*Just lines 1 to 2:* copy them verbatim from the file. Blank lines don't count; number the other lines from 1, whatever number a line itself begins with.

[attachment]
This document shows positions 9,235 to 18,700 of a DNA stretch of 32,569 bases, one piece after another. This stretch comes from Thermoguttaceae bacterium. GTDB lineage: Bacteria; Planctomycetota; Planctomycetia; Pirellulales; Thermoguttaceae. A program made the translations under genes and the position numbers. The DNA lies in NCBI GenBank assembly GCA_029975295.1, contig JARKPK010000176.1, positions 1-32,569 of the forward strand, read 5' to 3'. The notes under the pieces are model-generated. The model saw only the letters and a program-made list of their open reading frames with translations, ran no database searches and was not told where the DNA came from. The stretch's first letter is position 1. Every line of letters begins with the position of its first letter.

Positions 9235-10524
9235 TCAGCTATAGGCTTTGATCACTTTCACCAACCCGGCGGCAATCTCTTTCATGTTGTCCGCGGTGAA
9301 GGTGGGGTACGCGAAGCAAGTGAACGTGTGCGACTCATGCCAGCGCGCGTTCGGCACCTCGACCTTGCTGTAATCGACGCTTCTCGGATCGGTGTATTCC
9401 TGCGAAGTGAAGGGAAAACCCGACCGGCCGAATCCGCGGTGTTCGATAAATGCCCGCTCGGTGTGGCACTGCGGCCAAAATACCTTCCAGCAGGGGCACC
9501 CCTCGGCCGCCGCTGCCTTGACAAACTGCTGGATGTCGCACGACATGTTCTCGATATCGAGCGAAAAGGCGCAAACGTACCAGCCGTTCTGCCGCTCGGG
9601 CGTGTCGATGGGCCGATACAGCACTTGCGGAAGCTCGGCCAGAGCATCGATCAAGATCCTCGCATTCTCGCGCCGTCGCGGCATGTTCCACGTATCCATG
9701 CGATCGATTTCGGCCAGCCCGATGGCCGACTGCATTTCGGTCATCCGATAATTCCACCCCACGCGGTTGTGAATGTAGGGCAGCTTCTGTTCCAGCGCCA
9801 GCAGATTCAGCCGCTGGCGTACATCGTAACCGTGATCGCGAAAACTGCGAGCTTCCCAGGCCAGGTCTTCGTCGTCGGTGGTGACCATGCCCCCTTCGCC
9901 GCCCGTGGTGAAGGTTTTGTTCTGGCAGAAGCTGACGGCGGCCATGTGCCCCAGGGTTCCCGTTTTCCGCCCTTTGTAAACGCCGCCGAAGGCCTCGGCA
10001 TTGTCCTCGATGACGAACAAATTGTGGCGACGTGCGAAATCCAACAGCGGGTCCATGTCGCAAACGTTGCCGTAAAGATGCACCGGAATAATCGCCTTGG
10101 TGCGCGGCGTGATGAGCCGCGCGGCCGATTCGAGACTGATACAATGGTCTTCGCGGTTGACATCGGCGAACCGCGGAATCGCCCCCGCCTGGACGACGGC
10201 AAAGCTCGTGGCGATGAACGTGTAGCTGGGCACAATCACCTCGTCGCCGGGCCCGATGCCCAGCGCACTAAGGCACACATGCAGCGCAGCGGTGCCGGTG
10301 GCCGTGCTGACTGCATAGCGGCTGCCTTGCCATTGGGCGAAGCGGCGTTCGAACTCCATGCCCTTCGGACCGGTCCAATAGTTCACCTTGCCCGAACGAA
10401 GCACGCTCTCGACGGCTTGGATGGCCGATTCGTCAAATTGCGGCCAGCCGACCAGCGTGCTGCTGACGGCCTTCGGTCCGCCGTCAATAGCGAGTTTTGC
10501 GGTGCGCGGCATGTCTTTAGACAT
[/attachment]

This document shows positions 9,235 to 18,700 of a DNA stretch of 32,569 bases, one piece after another. This stretch comes from Thermoguttaceae bacterium. GTDB lineage: Bacteria; Planctomycetota; Planctomycetia; Pirellulales; Thermoguttaceae. A program made the translations under genes and the position numbers. The DNA lies in NCBI GenBank assembly GCA_029975295.1, contig JARKPK010000176.1, positions 1-32,569 of the forward strand, read 5' to 3'. The notes under the pieces are model-generated. The model saw only the letters and a program-made list of their open reading frames with translations, ran no database searches and was not told where the DNA came from. The stretch's first letter is position 1. Every line of letters begins with the position of its first letter.

Positions 9235-10524